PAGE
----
Valium Treatment and Rehab
How to determine if a loved one needs to enter Valium treatment and rehab
If you or a loved one is addicted to Valium treatment and rehab at an accredited addiction treatment center offers your best chance for a successful recovery. Valium is the brand name for diazepam, a benzodiazepine drug commonly prescribed to treat a broad spectrum of conditions including anxiety, panic disorder, and seizures. It has been around since the 1950s, and is one of the top 15 most prescribed drugs in the United States. Part of its popularity comes from the fact that Valium is listed as a Schedule IV medication, meaning it is supposed to have a low abuse and addiction rate. Unfortunately, Valium’s low addiction potential only applies when the medication is taken as directed. Tolerance develops swiftly once individuals begin taking Valium, and they need increasing amounts to achieve the same effects. This leads to Valium abuse, and addiction swiftly follows.
How valium addiction progresses
Taking Valium creates feelings of sedation, euphoria, and relaxation. Once a person starts abusing Valium, they will keep increasing the amount of the drug they take in an effort to recapture the same feelings they initially experienced. This can lead to Valium overdose and death. Valium and other benzodiazepines were involved in around 30% of prescription overdose deaths in 2013, second only to opioids, according to the Centers for Disease Control and Prevention. Valium overdose symptoms include excessive drowsiness, confusion, low blood pressure, loss of muscle coordination, and respiratory depression. If you recognize these symptoms in someone taking Valium, get medical help immediately.
Once individuals become addicted to Valium, the addiction affects every aspect of their lives. If you are unsure if you or a loved one is becoming addicted to Valium, there are clear behavioral, physical, psychological, and emotional symptoms to look for. Valium addiction symptoms include mood changes like irritability, confusion, aggression and depression. An addicted individual will begin displaying physical signs of Valium addiction including sedation and drowsiness, nausea, constipation, drooling or dry mouth, skin rash, and slurred speech. Amnesia, memory problems, loss of inhibitions, hallucinations, and associated psychological symptoms become apparent. The individual will begin engaging in risky behavior and eventually will focus on obtaining more Valium to the exclusion of other activities.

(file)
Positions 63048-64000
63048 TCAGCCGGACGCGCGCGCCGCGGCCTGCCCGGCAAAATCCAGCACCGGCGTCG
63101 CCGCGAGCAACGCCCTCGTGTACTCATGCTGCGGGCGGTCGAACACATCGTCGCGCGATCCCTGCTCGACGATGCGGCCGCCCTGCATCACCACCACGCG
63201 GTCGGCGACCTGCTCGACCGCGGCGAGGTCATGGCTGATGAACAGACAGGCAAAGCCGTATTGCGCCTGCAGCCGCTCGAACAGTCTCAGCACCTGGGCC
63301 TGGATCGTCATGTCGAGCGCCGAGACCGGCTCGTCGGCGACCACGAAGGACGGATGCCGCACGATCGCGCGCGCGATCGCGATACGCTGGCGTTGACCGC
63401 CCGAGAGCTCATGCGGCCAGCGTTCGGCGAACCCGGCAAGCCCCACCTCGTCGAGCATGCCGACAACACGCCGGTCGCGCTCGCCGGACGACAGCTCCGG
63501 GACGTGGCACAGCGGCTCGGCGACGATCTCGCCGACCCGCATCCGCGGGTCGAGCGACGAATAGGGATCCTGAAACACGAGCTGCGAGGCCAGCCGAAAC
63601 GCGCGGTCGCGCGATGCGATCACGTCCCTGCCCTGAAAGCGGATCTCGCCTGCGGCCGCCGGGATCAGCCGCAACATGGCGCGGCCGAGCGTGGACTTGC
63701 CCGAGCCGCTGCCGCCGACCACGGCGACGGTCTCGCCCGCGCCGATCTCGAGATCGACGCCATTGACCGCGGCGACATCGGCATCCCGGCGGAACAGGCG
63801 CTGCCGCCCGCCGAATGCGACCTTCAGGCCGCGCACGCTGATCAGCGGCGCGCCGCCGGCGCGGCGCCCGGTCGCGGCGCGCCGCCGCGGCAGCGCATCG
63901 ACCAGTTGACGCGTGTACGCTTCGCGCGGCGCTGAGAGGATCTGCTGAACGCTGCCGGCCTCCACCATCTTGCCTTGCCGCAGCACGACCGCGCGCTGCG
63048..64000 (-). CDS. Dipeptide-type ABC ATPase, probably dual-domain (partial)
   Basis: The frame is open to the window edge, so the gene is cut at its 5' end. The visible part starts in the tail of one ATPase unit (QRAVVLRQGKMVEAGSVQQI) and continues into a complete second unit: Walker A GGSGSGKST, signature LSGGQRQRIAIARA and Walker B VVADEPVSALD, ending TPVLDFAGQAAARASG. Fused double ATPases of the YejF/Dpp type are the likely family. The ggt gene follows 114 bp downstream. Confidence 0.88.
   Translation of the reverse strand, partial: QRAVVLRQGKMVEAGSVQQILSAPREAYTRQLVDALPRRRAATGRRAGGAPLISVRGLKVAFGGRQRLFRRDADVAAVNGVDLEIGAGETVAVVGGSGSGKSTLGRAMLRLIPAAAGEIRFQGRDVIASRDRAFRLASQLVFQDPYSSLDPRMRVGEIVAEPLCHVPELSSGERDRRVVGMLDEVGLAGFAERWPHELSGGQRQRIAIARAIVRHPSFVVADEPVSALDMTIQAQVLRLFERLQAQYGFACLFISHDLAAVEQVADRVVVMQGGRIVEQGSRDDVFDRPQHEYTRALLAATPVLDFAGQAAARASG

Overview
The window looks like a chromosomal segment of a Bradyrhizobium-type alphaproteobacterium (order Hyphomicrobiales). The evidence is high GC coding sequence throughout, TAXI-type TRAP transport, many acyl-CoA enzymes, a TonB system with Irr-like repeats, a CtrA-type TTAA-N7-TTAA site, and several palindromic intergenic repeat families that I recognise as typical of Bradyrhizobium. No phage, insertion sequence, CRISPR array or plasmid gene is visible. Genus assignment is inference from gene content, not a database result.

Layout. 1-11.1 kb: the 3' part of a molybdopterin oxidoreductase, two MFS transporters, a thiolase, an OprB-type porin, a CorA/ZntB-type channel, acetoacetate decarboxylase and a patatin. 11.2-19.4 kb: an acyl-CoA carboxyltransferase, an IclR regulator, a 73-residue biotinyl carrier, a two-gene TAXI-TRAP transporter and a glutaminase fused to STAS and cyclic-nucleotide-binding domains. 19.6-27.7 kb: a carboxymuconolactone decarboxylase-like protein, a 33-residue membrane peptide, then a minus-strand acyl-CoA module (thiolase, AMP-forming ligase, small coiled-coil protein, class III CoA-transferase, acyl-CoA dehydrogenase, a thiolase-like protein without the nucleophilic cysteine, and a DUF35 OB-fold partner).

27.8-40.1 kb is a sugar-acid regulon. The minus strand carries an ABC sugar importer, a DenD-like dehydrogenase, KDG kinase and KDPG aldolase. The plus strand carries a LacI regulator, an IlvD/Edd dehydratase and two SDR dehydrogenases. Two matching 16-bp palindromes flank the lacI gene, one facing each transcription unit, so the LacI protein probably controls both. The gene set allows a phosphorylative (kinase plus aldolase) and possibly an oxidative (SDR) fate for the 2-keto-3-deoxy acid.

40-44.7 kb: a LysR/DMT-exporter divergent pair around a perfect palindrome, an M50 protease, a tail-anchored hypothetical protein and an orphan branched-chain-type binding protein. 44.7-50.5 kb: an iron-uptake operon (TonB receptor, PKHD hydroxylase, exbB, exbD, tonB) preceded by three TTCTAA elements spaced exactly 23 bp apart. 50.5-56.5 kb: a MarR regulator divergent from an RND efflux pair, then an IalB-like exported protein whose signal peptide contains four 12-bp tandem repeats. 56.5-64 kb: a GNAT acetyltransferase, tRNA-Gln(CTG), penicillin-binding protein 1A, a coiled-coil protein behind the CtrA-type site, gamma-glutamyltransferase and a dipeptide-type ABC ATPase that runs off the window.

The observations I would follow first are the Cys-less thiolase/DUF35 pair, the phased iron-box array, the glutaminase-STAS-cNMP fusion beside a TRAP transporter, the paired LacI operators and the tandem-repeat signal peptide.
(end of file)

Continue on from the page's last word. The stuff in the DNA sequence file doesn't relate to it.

Valium withdrawal and detox
Abruptly stopping Valium use can produce intense physical and psychological withdrawal symptoms that are extremely unpleasant. Trying to stop taking Valium “cold turkey,” may even be life-threatening, depending on the length and severity of an individual’s addiction. Physical Valium withdrawal symptoms include muscle cramps, tremors, rapid heartbeat, excessive sweating, vomiting, seizures, and in some severe cases, coma and death. The psychological symptoms of Valium withdrawal can include insomnia, anxiety, irritability, and rage. The safest way to detox from Valium is through medically supervised detox, as part of a comprehensive Valium addiction treatment and rehab program.
Valium Treatment and rehab
Once an individual has gone through detoxification from Valium abuse, he or she will need to get addiction treatment to overcome the addiction to Valium. Valium treatment and rehab options include inpatient and outpatient addiction recovery programs. In cases of severe Valium addiction, a stay at an inpatient addiction treatment program where patients focus on recovery 24/7 is probably the best option. In cases where Valium addiction is less severe, an outpatient drug rehab program may be appropriate. In both treatment options, patients engage in group and individual therapy and learn coping strategies to help with relapse prevention. Treatment ranges from 30 days to more than a year.
If you or a loved one needs help with abuse and/or treatment, please call the White Sands Treatment Center at (877) 855-3470. Our addiction specialists can assess your recovery needs and help you get the addiction treatment that provides the best chance for your long-term recovery.